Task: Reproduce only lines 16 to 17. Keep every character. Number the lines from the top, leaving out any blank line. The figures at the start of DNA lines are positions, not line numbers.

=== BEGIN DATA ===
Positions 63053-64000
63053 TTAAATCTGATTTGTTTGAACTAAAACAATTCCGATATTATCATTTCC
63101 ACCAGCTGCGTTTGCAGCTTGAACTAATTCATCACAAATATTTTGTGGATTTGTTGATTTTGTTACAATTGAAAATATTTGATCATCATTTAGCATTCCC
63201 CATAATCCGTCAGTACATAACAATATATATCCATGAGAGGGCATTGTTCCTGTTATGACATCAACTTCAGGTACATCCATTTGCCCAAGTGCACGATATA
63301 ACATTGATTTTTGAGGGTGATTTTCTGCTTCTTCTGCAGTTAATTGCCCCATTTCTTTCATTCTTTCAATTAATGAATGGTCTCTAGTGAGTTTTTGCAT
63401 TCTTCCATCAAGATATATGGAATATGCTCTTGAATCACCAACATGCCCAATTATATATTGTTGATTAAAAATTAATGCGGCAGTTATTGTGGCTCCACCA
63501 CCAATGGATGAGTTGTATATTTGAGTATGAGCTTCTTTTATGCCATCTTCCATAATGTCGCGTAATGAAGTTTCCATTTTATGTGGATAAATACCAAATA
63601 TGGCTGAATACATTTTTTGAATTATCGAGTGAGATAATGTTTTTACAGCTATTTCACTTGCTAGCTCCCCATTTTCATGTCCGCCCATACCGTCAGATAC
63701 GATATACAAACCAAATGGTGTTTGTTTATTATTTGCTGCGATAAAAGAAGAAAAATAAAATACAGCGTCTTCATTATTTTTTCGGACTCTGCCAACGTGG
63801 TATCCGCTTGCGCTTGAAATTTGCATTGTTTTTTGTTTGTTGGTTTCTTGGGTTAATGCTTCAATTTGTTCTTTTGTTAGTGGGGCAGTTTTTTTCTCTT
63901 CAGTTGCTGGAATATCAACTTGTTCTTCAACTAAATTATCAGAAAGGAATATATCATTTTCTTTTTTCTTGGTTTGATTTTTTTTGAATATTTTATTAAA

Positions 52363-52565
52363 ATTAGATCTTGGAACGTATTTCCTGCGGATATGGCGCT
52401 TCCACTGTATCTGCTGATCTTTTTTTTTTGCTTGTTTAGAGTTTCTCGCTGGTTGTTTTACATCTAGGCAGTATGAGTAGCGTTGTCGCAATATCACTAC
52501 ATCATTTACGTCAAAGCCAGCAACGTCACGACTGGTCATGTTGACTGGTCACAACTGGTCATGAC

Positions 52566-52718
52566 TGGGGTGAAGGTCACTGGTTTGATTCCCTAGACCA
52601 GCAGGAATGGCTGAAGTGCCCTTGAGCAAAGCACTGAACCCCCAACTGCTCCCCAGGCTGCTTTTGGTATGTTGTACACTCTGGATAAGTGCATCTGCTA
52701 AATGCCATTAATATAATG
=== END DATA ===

Positions 52566-52718
52566 TGGGGTGAAGGTCACTGGTTTGATTCCCTAGACCA